Today’s Biz Ladies Profile comes from the founders of LA-based shop/gallery and online shop, Poketo. Husband-and-wife team Ted Vadakan and Angie Myung firmly believe that you can “take art off the gallery walls and into people’s lives,” and they are doing just that with their vibrant and funky collection of products. Today they tell us a bit about their journey from idea to online shop to successful brick-and-mortar store. Thanks, Ted and Angie, for sharing your story with us! — Stephanie
Read the full profile after the jump . . .
Why did you decide to start your own business?
We really didn’t mean to start a business when we started Poketo in 2003. It was a total accident. We didn’t come from a business background. Ted was a filmmaker, and I was going to school for graphic design. We were throwing a lot of art shows with friends who were artists in San Francisco. They were always a lot of fun, but none of the art sold, as we just couldn’t afford them. So one day we decided to make something that was affordable, and that’s when the Poketo Artist Wallets were born.
We had another art show, and along with the original art on the wall, we sold wallets with the same artwork. The wallets were an instant hit, and we totally sold out that night! We walked home that night with butterflies in our stomachs and couldn’t wait to release another series. Gradually, Poketo took up more time. In the beginning, we worked different jobs, and it wasn’t until two years later that we were working on Poketo full-time.
When you first decided to start your own business, how did you define what your business would be?
The business didn’t need to be defined, as we decided to work with artists to make everyday goods. So we slowly ventured into clothing, housewares, stationery and accessories.
What was the best piece of business advice you were given when you were starting?
We were given so much great advice by the people around us, everything from practical things to words of wisdom that I still remember. One of Ted’s aunts told us that everything has a life cycle. A product can be really popular now, but it may not be later on. This reminded us to keep innovating and to expand our product offerings.
I think we were so lucky in that we didn’t see it as a struggle at all. Because we didn’t really set out to have a business, we were just surprised and went with it. We tell people that we didn’t start the business. It started us.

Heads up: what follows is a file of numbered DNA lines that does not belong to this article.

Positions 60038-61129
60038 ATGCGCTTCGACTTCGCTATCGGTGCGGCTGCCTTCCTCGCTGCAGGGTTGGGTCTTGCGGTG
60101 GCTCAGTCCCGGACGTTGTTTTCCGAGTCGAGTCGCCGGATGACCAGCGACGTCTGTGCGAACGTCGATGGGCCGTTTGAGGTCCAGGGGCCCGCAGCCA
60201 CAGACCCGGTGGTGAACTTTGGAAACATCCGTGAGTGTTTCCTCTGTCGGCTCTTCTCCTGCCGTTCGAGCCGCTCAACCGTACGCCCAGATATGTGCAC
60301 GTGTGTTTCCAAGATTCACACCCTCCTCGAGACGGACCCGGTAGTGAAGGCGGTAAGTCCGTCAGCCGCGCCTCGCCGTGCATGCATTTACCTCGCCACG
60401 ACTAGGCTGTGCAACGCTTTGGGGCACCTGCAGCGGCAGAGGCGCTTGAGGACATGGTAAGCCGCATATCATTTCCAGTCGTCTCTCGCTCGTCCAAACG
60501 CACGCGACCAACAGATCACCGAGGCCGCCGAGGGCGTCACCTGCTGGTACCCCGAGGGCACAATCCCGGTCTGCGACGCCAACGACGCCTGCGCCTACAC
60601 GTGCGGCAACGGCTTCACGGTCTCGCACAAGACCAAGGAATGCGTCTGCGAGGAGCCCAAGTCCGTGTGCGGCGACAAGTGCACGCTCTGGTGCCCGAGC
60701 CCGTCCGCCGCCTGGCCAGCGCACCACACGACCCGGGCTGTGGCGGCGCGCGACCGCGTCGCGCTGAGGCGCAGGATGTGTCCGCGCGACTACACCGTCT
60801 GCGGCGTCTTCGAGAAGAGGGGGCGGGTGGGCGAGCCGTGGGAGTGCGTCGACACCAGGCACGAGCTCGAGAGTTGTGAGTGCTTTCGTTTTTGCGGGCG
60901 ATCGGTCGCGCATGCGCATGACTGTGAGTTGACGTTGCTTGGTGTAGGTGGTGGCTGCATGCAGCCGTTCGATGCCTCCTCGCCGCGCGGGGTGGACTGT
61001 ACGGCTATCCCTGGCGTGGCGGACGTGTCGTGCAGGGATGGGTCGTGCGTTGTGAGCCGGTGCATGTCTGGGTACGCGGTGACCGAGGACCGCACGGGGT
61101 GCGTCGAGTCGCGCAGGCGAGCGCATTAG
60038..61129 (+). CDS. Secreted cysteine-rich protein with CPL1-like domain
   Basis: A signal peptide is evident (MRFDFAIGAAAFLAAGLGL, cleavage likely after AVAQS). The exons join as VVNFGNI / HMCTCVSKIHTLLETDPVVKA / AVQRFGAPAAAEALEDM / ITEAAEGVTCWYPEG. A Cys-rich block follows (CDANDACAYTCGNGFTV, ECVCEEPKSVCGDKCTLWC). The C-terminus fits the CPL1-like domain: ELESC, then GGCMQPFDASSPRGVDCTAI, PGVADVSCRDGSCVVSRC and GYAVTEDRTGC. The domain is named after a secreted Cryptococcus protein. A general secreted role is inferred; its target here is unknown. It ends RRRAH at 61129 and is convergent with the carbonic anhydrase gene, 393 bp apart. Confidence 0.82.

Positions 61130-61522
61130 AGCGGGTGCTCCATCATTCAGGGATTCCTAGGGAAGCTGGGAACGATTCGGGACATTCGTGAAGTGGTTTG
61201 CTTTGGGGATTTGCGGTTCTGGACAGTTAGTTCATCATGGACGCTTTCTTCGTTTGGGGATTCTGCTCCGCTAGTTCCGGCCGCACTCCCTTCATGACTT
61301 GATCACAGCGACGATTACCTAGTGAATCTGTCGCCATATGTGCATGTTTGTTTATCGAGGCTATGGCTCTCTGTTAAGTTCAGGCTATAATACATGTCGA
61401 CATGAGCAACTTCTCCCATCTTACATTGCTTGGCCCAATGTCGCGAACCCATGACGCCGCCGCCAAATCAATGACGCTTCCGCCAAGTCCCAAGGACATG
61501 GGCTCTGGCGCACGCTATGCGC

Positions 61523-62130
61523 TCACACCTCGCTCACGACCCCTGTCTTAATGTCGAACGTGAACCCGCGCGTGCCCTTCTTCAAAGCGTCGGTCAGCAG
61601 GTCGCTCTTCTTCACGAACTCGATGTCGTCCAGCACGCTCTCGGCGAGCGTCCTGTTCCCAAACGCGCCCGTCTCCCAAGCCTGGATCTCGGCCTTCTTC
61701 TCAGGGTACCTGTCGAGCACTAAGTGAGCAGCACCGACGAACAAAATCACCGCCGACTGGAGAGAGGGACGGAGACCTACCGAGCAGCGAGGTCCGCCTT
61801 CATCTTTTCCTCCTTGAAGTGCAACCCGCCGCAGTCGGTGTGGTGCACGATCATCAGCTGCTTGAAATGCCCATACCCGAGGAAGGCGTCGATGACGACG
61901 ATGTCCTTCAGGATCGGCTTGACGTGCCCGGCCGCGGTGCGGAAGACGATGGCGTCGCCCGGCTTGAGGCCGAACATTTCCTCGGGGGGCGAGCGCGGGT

Can you name the biggest lesson you’ve learned in running a business?
Having your own business is not easy. You really don’t have a day off, as you are always thinking about it. It’s not a 9-to-5 job at all. You can’t do it for money; you have to do it for love! That’s why making a clear distinction between business and life is so important. We worked at home for the first two years, and it was really tough. We were surrounded by work. After we finally moved our business out of our home, we were able to regain our lives back.
Can you name a moment of failure in your business experiences?
I wouldn’t say that there were any failures but many minor mistakes and lessons that we keep learning from every day . . . :)
In 2010, we collaborated with Target to launch a 52-piece accessories collection that was sold out nationwide. We collaborated on another stationery line, this time in 2012. Both collections gave us great exposure, and we are truly grateful for these incredible opportunities. Our friends and fans sent photos of the mostly emptied out and bare racks at their local Target stores!
Another milestone was in June 2012 when we opened our first brick-and-mortar shop/gallery at the Arts District in Downtown Los Angeles. The shop carries all of Poketo’s goods and features exclusive products that can only be found at the store. We’ll continue to have art shows with local and international artists, in addition to workshops and other unique public events. We were recently named one of LA’s top stores by Elle.com, Refinery 29 and Daily Candy! That’s a notable achievement for us, considering how new our brick-and-mortar store is.
In your opinion, what are the top three things someone should consider before starting their own business?
1. Do I love it?
2. Are my ideas somewhat original? Don’t jump on the bandwagon with the latest trends; chances are, many people are already doing it.
3. Start small and grow it.